Given how much David Newbury has contributed to the College (and the Five Colleges), it is remarkable to be reminded that he has been with us for only a decade–but indeed, his much-anticipated appointment to the Gwendolyn Carter chair in African Studies dates only to 2001. How lucky we were to convince such a distinguished scholar and teacher to join the faculty at the peak of his career. (Although his daughter Elizabeth, a Smithie, might also have had something to do with it!)
David was no stranger to liberal arts colleges, having graduated from Williams in 1964, where he studied Political Science and Economics. He subsequently received his M.A.T. degree in Uganda, where he was a secondary school teacher for four years. He began his work as an African historian while residing on the continent, but by the mid-1970s he had returned to graduate school in the United States, receiving his M.A. and Ph.D. from the University of Wisconsin in 1977 and 1979, respectively.
From this point on, there was no stopping David. He taught at Wesleyan University and Bowdoin College, and he was a Professeur Associé at the Institut Supérieure Pédagogique in Zaire. From 1986 until 2001, he was on the faculty of the University of North Carolina, Chapel Hill, with appointments in History and Anthropology (indeed, he is notable in his use of anthropological and ethnographic perspectives in his historical work). At UNC, as would be the case at Smith, David was honored with a teaching award.
His scholarly accolades were even more numerous, with fellowships from the MacArthur Foundation’s Program on Global Security and Sustainability, the Social Science Research Council, the NEH, and the Fulbright Association. Their support was well founded, given the steady stream of David’s scholarship: Over 45 articles (many co-authored with his wife, Catharine), as many book reviews, and an impressive list of seven books he wrote or co-edited, including one of his most important, Kings and Clans: Ijwi Island and Lake Kiva Rift, 1780-1840 (University of Wisconsin Press, 1991). His most recent book appeared just over a year ago: The Land Beyond the Mists: Essays on Identity and Authority in Pre-Colonial Congo and Rwanda (Ohio University Press). David’s scholarship has centered on this region of Central Africa, examining it from a variety of perspectives: kingship, trade, agrarian life, genocide, ecology, decolonization, and historiography. He is quite unusual in his chronological range, from the pre-colonial to the present.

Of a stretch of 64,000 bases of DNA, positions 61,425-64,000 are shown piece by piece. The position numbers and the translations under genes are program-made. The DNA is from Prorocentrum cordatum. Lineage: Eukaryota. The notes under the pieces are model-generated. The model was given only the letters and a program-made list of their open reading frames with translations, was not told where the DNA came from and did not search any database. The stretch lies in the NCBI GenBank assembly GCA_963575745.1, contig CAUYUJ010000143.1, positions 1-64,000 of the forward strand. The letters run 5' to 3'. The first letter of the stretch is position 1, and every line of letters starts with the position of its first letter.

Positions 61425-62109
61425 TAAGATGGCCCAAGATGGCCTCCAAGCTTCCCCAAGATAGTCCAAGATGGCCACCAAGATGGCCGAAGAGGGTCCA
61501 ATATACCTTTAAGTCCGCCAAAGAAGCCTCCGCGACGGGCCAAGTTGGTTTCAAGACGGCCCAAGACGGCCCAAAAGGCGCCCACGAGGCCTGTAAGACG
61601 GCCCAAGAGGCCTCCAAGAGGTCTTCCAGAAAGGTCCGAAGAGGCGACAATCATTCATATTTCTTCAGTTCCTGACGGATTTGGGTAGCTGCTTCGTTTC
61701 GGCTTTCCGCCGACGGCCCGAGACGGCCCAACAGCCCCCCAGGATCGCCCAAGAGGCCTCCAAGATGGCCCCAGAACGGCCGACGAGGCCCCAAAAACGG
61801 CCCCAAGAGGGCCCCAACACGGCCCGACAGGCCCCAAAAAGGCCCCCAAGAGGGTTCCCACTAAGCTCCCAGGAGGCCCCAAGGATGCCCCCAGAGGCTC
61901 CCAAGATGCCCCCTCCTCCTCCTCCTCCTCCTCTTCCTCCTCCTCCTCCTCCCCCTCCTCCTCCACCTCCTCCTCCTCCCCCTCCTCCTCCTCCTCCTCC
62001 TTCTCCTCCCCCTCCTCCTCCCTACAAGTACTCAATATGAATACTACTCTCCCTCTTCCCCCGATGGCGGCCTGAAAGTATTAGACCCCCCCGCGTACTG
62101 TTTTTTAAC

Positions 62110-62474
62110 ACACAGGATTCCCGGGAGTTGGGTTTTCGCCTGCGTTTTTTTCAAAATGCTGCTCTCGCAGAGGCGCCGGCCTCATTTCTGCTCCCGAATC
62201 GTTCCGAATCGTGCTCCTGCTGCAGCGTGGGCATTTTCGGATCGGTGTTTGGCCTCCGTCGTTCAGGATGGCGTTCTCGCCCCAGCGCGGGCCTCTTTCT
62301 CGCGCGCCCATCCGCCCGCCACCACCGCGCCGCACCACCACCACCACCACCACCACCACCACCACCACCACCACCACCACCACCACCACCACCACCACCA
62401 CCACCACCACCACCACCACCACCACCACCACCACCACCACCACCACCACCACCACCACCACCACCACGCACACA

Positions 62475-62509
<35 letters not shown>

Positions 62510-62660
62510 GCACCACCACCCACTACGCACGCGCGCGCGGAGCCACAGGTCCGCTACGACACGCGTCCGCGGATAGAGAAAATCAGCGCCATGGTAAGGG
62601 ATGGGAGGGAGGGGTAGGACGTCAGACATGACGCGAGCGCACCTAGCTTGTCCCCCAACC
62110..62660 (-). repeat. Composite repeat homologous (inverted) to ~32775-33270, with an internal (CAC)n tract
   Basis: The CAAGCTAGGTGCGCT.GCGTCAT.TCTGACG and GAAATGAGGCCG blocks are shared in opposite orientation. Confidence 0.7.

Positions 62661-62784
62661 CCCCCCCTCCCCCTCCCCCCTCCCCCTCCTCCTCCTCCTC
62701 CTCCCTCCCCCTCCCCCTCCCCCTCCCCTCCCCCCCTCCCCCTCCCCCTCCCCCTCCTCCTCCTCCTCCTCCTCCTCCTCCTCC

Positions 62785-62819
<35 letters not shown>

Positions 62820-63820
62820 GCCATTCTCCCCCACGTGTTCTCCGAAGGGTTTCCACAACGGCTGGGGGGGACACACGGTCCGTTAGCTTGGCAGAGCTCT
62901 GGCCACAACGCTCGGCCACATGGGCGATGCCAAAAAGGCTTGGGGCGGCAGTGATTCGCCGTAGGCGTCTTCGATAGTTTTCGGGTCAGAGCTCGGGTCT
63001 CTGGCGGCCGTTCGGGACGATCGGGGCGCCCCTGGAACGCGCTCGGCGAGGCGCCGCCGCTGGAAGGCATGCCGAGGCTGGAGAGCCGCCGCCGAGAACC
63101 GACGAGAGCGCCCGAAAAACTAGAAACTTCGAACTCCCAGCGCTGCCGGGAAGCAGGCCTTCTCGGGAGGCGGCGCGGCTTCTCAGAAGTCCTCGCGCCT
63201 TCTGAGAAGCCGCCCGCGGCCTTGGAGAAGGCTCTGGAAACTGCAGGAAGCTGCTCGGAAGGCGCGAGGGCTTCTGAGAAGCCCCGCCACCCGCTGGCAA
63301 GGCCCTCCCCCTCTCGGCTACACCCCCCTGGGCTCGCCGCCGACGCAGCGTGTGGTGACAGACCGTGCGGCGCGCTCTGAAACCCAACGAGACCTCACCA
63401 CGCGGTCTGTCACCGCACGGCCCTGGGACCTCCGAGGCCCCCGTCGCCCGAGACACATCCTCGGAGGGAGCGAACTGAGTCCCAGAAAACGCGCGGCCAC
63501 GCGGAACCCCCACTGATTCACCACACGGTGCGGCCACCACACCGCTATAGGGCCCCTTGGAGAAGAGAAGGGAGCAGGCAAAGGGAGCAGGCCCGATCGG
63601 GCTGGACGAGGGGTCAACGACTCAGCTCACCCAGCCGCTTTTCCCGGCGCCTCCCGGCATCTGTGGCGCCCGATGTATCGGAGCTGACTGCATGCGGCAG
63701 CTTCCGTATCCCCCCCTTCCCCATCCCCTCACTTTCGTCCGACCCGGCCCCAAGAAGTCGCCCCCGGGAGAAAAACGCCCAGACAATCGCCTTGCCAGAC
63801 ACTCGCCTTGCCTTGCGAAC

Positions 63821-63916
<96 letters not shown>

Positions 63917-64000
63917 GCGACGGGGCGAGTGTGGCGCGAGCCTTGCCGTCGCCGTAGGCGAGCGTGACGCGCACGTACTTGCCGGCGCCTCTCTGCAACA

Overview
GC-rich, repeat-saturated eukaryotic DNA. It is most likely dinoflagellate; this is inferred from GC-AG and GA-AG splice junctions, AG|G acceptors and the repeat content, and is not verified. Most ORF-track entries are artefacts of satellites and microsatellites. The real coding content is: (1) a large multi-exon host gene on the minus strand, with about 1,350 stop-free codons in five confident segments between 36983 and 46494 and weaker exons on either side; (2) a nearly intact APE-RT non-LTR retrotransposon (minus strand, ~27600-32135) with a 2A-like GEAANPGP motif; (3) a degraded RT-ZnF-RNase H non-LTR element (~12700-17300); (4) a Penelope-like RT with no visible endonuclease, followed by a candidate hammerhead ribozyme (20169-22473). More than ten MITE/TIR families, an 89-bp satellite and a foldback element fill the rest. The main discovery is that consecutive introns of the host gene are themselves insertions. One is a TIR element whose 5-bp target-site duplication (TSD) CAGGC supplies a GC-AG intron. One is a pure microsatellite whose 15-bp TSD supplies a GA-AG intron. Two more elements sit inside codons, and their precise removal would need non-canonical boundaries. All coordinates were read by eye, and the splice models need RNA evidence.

Recently, David made another contribution to African History, through a particularly generous act. When his good friend, Alison Des Forges, died tragically in a plane crash, David put aside his own work and undertook the editing and publishing of her unpublished Yale doctoral thesis, which has just appeared this year. This collaborative spirit has guided his considerable devotion to the Five College African Studies program, the capstone of which he has taught several times, not to mention his work on behalf of Smith’s own African Studies and Environmental Science and Policy programs. David was also a Five College 40th Anniversary Professor, teaching classes at Mount Holyoke, Amherst, and Hampshire Colleges. Together with Catharine, he served for five years as Book Review Editor of the African Studies Review, yet another Five College project.
David will not rest in retirement. He currently has six projects he hopes to complete, including a study of the recent political history of Central Africa and a long-delayed book on the famine in eastern Rwanda in 1927-28. We still have much to learn from David Newbury.